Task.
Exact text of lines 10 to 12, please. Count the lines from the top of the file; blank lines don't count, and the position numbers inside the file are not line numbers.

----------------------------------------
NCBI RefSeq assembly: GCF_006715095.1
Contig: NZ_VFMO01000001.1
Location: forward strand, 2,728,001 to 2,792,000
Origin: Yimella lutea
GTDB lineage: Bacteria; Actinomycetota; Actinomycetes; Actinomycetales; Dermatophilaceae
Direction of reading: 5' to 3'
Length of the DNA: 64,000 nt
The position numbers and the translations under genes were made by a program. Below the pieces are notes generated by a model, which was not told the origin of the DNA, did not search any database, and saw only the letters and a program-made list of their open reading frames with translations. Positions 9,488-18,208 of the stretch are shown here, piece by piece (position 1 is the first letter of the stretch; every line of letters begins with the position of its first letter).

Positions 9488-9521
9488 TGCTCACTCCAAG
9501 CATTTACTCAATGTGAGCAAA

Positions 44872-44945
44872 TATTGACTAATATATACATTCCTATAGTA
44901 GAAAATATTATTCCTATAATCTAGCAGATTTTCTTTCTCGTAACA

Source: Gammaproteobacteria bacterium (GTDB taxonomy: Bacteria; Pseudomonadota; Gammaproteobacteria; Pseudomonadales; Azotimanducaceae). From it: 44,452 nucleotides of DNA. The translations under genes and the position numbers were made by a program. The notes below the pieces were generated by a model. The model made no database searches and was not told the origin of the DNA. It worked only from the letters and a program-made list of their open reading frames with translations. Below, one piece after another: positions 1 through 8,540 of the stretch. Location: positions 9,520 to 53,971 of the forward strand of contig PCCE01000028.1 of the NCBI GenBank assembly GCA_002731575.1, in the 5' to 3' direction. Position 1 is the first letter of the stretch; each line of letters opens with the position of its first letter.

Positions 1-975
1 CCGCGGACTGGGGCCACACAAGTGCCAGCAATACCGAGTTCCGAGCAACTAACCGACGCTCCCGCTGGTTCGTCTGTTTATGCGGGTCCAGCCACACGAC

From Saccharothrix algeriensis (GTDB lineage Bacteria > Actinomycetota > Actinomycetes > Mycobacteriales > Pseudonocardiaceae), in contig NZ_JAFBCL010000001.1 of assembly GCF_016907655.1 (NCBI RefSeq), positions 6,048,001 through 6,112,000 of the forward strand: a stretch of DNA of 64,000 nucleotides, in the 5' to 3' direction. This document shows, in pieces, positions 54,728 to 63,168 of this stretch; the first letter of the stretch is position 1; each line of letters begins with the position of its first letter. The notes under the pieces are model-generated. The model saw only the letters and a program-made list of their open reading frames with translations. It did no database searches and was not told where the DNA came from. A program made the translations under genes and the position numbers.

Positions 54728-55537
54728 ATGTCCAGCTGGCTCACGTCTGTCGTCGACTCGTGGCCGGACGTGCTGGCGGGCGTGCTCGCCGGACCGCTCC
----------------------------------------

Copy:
9488 TGCTCACTCCAAG
9501 CATTTACTCAATGTGAGCAAA

Positions 44872-44945